1972 240z, purchased in 1991 for $900. Stock LS2/T56/DBW from 2006 GTO, swap completed in 2011. 400rwhp/435 rwtq. 2400# minus driver. JCI swap, Mantic ER2 clutch kit, JTR headers, single exhaust, Borla muffler, MGW shifter, M2 Differentials shortened Z31 CV axles, Chequered Flag Racing billet stubs and companion flanges. MSD 2-step, Hurst roll control, both operated from switches on clutch pedal. 9" Hoosier drag slicks on Weld Draglites, 245/45/16 Hoosier A6/R6 on 16X8+10 Rota RBR. 225/250 sectioned coilovers, Koni 8610-1437RACE shocks, DP and EMI camber plates, MM shortened rear control arms, TTT front control arms, poly and aluminum bushings. PCM tuner: Lane Culver, Laceys Spring, AL. Best 1/8 mile 6.96, best 1/4-mile 11.0, best 60' 1.43. Home Track-Jake's Dragway, Moulton, AL. SCCA autocross club - TVR, Huntsville, AL. Lets race!


#32 Heroez

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Posted 23 November 2012 - 06:52 AM

Back pressure regulation. FPR after the "load" (carbs) - the pressure is controlled by restricting flow back to the tank. This allows full pump output to be put to the carbs during WOT when the floats drop.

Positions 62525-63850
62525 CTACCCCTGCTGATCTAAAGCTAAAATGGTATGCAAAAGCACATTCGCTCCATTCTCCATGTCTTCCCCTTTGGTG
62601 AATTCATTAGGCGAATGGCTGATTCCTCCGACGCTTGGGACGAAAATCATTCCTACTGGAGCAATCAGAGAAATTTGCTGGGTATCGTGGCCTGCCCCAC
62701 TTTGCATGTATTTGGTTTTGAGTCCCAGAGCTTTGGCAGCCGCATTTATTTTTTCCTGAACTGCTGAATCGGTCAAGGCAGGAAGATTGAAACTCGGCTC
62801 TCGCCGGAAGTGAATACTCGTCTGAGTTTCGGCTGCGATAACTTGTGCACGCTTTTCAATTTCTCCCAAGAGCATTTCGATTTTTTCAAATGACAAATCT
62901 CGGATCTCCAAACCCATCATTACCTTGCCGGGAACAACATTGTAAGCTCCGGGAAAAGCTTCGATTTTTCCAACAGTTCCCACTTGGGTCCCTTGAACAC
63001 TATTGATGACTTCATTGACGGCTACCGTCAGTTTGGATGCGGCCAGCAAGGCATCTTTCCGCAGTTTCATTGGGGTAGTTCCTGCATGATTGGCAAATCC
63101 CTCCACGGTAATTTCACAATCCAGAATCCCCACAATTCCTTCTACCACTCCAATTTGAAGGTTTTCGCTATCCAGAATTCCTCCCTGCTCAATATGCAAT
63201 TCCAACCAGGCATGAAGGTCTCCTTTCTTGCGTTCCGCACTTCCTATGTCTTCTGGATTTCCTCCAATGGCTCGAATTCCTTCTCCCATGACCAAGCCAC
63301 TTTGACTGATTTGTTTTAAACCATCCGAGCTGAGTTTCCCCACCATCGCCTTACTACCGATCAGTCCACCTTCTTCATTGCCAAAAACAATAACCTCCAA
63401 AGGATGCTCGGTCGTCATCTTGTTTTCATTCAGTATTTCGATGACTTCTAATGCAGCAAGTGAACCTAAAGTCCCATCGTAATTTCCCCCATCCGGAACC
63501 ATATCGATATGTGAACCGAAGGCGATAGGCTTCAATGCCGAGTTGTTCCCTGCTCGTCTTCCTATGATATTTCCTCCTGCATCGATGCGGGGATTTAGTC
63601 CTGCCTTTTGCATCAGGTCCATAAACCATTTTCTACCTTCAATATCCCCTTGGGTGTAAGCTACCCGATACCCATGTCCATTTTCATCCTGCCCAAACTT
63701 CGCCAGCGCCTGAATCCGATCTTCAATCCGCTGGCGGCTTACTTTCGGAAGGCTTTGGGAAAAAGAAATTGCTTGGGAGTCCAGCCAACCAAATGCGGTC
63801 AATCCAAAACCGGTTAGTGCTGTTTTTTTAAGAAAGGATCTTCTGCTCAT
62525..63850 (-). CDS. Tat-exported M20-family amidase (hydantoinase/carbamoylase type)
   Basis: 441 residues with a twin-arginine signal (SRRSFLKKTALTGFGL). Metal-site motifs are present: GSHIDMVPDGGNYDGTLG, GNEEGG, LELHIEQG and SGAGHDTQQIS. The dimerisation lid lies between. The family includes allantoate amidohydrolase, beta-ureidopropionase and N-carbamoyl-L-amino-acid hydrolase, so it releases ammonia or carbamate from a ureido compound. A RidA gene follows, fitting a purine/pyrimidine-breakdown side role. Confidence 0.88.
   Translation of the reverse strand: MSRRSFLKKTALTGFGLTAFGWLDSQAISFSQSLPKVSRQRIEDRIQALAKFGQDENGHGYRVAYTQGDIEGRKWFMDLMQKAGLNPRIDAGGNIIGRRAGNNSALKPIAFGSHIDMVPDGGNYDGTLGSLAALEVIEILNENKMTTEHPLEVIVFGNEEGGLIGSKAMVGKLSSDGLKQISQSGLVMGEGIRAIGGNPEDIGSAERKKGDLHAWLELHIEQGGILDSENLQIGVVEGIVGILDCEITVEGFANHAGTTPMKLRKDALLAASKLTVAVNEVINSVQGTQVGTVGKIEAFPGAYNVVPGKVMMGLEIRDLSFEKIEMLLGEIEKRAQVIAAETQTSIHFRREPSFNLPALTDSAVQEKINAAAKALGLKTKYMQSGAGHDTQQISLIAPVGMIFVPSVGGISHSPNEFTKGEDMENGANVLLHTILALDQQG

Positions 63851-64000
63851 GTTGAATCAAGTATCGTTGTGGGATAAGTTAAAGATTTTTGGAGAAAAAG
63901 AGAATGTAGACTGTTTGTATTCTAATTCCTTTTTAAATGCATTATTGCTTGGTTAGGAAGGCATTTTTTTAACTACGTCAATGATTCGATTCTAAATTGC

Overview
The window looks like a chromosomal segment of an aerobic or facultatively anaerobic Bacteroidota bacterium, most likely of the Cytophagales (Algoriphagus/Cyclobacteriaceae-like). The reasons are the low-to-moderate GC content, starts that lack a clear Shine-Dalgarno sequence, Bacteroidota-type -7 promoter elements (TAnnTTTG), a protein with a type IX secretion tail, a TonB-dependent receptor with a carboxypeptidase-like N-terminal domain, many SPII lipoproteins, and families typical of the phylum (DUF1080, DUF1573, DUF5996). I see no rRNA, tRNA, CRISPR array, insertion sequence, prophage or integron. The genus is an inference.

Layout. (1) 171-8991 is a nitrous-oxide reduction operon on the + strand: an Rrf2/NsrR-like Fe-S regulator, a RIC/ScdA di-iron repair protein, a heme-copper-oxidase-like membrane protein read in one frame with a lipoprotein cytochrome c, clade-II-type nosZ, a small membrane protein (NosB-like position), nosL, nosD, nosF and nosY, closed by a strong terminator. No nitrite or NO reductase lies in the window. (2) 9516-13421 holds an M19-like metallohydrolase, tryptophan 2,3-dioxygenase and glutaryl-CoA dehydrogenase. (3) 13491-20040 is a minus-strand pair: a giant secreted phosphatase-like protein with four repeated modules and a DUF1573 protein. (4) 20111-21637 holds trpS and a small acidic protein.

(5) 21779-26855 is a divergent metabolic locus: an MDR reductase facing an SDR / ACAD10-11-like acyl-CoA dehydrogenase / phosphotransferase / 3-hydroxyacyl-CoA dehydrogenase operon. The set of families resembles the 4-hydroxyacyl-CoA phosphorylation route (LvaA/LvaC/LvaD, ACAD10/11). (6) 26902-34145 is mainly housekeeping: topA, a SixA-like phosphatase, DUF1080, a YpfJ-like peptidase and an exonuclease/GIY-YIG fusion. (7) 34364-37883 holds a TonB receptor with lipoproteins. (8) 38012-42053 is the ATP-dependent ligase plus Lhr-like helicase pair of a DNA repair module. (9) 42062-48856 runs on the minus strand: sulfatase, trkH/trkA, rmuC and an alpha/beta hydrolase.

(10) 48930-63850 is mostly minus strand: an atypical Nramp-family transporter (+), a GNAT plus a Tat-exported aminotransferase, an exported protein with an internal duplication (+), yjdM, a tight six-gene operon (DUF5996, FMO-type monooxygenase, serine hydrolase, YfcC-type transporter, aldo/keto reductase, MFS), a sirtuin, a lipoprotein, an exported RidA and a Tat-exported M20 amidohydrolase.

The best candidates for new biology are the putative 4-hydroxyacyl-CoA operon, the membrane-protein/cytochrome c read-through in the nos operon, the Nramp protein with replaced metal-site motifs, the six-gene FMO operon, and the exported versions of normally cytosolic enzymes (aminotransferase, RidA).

Most charts are for street cars, not racing vehicles. Be sure you know what you are looking at in this regard. Almost any 40 mm Carb Guide will be for street use.


That makes sense Tony. Its crazy how much logic I can overlook when thinking about a concept as a whole, and not looking at seperate functions individually. This leads me to think that no fuel return would cause the float bowls to overflow. So, does anyone have a recommendation for a type/brand of presrure regulator to be used after the carburettors? Should I just Tee off my existing S30 fuel rail at the rear outlet and use the restrictor that is already used on the return line?

Edited by Heroez, 23 November 2012 - 09:36 AM.

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#33 Heroez

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Posted 23 November 2012 - 07:06 AM

RebekahsZ, you got it. The plan is to plug them in and see if they work. I just have to work out a couple set up changes like fuel feed and initial timing changes. Good tip on the corrosion! I appreciate your support. That is very big of you. It is very helpful to have your advice. It is ok to take your time sending the resources. Let me know what I owe you for that stuff. I will post the jet/emulsion tube sizes as soon as I am able. I have been meaning to send you a PM about that anyway. Talk to you later. Thank you, everyone, for your posts in here! I am learning!
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#34 Tony D

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Posted 23 November 2012 - 05:37 PM

I have seen the stock rail feeding front and rear carbs using the stock mechanical pump and restrict or.
Never tested it myself other than for an informal transport or farting around car...but it seems to work fine.

Put a "T" in there and monitor fuel pressure. If it stays where its supposed to be...you're done.